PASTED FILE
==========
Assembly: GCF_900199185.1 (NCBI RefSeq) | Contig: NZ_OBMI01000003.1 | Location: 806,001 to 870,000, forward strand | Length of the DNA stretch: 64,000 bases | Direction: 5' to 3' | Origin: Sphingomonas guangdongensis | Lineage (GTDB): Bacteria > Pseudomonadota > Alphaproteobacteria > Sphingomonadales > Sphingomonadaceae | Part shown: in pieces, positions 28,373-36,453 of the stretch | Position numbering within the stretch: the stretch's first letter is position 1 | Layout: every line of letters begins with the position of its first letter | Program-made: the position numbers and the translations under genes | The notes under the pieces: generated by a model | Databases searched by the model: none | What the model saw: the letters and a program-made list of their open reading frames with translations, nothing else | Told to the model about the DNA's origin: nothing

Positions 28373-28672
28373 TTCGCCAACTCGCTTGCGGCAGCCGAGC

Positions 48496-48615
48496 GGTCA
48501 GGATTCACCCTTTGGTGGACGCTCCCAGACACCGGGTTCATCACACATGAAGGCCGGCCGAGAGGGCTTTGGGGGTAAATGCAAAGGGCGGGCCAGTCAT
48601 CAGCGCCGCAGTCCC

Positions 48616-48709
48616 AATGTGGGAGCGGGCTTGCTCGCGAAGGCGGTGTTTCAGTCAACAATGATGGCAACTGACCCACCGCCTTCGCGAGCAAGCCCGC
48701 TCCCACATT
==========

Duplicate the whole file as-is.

Assembly: GCF_900199185.1 (NCBI RefSeq) | Contig: NZ_OBMI01000003.1 | Location: 806,001 to 870,000, forward strand | Length of the DNA stretch: 64,000 bases | Direction: 5' to 3' | Origin: Sphingomonas guangdongensis | Lineage (GTDB): Bacteria > Pseudomonadota > Alphaproteobacteria > Sphingomonadales > Sphingomonadaceae | Part shown: in pieces, positions 28,373-36,453 of the stretch | Position numbering within the stretch: the stretch's first letter is position 1 | Layout: every line of letters begins with the position of its first letter | Program-made: the position numbers and the translations under genes | The notes under the pieces: generated by a model | Databases searched by the model: none | What the model saw: the letters and a program-made list of their open reading frames with translations, nothing else | Told to the model about the DNA's origin: nothing

Positions 28373-28672
28373 TTCGCCAACTCGCTTGCGGCAGCCGAGC

Positions 48496-48615
48496 GGTCA
48501 GGATTCACCCTTTGGTGGACGCTCCCAGACACCGGGTTCATCACACATGAAGGCCGGCCGAGAGGGCTTTGGGGGTAAATGCAAAGGGCGGGCCAGTCAT
48601 CAGCGCCGCAGTCCC

Positions 48616-48709
48616 AATGTGGGAGCGGGCTTGCTCGCGAAGGCGGTGTTTCAGTCAACAATGATGGCAACTGACCCACCGCCTTCGCGAGCAAGCCCGC
48701 TCCCACATT